I am working with the same display. I wanted to clarify what is required to make the
    display work before I get too far into the project.

    It is my understanding that the passing of an int as well as the assigning of it to the
    port are best done with an unsigned char. This is what I have done but I thought I
    might be missing something.

    I notice that the source shows a control byte being written to the display. In the comment
    after the code a number is shown in brackets that does not seem the relate to the control
    code. How do the two relate?

    eg. commandLCD(0xA2) // (11) LCD bias set

    Thanks,

    A

  21. #21
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    .
    .
    Andrew, are you sure you want to hijack pcproa's thread, instead of starting your own ??
    Quote Originally Posted by andrew99 View Post
    ... the code a number is shown in brackets that does not seem the relate to the control
    code. How do the two relate?.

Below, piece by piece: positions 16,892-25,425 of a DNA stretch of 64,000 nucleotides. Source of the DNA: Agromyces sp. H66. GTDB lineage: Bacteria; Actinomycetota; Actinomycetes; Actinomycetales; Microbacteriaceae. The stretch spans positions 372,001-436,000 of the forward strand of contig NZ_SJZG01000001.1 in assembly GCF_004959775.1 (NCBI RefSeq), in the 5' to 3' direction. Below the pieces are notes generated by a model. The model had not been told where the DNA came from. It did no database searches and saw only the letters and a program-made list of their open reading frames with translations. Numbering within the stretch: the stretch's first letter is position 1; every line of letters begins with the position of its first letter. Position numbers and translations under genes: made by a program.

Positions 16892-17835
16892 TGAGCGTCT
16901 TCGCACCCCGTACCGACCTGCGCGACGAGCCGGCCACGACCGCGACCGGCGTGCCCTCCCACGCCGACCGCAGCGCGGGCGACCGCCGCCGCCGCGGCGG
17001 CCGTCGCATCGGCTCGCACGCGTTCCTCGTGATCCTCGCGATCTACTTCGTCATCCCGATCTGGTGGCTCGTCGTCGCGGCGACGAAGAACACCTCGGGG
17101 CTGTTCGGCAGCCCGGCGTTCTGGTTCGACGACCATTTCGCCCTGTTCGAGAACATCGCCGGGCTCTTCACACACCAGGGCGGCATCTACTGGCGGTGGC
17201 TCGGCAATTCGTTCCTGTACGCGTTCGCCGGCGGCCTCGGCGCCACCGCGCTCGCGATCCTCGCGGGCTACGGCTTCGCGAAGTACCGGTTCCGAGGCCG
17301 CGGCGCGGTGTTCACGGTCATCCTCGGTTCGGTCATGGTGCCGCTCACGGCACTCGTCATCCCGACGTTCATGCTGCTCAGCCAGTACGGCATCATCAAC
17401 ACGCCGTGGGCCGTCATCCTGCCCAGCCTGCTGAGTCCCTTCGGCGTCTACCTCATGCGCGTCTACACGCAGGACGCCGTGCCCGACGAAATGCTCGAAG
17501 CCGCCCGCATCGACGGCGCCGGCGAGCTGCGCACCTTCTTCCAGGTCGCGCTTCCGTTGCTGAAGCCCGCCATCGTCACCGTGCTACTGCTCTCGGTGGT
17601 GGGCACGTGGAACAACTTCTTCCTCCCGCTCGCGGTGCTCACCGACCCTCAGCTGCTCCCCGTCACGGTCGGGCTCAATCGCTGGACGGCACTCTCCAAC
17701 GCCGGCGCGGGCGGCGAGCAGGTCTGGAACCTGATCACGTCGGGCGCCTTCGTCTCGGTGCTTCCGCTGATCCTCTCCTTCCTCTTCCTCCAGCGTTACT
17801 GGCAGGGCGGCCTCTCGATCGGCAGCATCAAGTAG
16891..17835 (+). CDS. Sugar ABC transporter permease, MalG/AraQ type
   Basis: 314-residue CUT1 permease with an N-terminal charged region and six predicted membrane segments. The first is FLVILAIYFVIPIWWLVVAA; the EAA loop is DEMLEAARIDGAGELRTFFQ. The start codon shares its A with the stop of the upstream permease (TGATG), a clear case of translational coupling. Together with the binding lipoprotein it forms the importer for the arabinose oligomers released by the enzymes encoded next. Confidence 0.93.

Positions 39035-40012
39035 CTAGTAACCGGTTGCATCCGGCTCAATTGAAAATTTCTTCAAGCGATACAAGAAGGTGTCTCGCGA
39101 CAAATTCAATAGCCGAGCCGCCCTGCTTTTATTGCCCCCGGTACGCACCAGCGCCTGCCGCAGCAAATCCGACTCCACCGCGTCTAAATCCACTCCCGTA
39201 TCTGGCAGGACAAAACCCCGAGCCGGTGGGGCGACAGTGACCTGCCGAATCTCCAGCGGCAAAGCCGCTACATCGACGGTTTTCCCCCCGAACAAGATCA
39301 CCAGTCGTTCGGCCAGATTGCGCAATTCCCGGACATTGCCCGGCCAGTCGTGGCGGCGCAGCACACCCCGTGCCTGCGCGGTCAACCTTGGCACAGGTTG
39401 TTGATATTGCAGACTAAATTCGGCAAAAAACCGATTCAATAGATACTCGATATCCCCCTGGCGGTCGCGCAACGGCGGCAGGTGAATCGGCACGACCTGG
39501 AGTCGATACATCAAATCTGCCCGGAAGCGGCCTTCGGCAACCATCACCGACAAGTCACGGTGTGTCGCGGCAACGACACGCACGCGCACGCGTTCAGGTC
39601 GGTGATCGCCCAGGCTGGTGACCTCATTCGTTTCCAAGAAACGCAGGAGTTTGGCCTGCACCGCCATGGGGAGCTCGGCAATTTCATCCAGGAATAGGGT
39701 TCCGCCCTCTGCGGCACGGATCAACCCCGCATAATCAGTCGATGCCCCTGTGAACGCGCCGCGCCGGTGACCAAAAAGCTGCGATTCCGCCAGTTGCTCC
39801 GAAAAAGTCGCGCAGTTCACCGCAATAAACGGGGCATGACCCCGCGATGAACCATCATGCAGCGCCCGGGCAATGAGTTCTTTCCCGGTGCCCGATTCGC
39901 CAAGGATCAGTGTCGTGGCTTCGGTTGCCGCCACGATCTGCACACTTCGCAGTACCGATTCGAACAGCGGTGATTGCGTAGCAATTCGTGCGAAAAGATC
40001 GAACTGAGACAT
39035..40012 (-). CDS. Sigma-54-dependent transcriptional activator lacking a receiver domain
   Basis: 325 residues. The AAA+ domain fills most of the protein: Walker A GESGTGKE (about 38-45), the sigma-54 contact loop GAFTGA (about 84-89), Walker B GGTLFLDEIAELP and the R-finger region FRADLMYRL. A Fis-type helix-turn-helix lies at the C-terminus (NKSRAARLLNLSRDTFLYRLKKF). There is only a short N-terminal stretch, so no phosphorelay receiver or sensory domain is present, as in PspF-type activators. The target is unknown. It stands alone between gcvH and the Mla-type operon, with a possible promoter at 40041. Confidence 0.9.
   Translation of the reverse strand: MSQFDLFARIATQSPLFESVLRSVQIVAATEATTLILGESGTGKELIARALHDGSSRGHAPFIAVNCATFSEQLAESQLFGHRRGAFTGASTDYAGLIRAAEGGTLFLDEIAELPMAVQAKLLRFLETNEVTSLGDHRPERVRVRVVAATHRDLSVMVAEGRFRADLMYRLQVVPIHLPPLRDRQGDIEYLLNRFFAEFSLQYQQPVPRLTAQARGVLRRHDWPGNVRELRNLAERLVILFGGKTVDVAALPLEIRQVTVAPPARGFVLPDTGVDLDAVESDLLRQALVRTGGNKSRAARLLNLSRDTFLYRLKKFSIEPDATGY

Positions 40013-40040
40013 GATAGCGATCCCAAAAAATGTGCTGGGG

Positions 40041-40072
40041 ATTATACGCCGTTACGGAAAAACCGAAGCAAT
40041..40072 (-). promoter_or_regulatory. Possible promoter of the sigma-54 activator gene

They are probably not related in any important way.
    Infinity or Bust

  22. #22
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    cosmicvoid,

    Not trying hijack anything. I thought the discussion was relevant to the topic
    of the post and the examples provided. If the person who originally started the
    post has an issue with the discussion should not he/she point that out.

    Sorry if I stepped on any toes but again the questions are relevant to the examples.

    A

  23. #23
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    Backlight terminals

    What are you using to connect to the backlight terminals? I am trying to find something better than bare wires.

    Thanks

  24. #24
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    FYI, I use insulated wires to a 2 pin connector, only because I was unable to think of a connector that could go directly between the B/L pads and the pcb. In my case the area directly under the B/L pads is populated on the other side of the pcb, so I would need a SMT connector, and the clearance is just too small.
    Infinity or Bust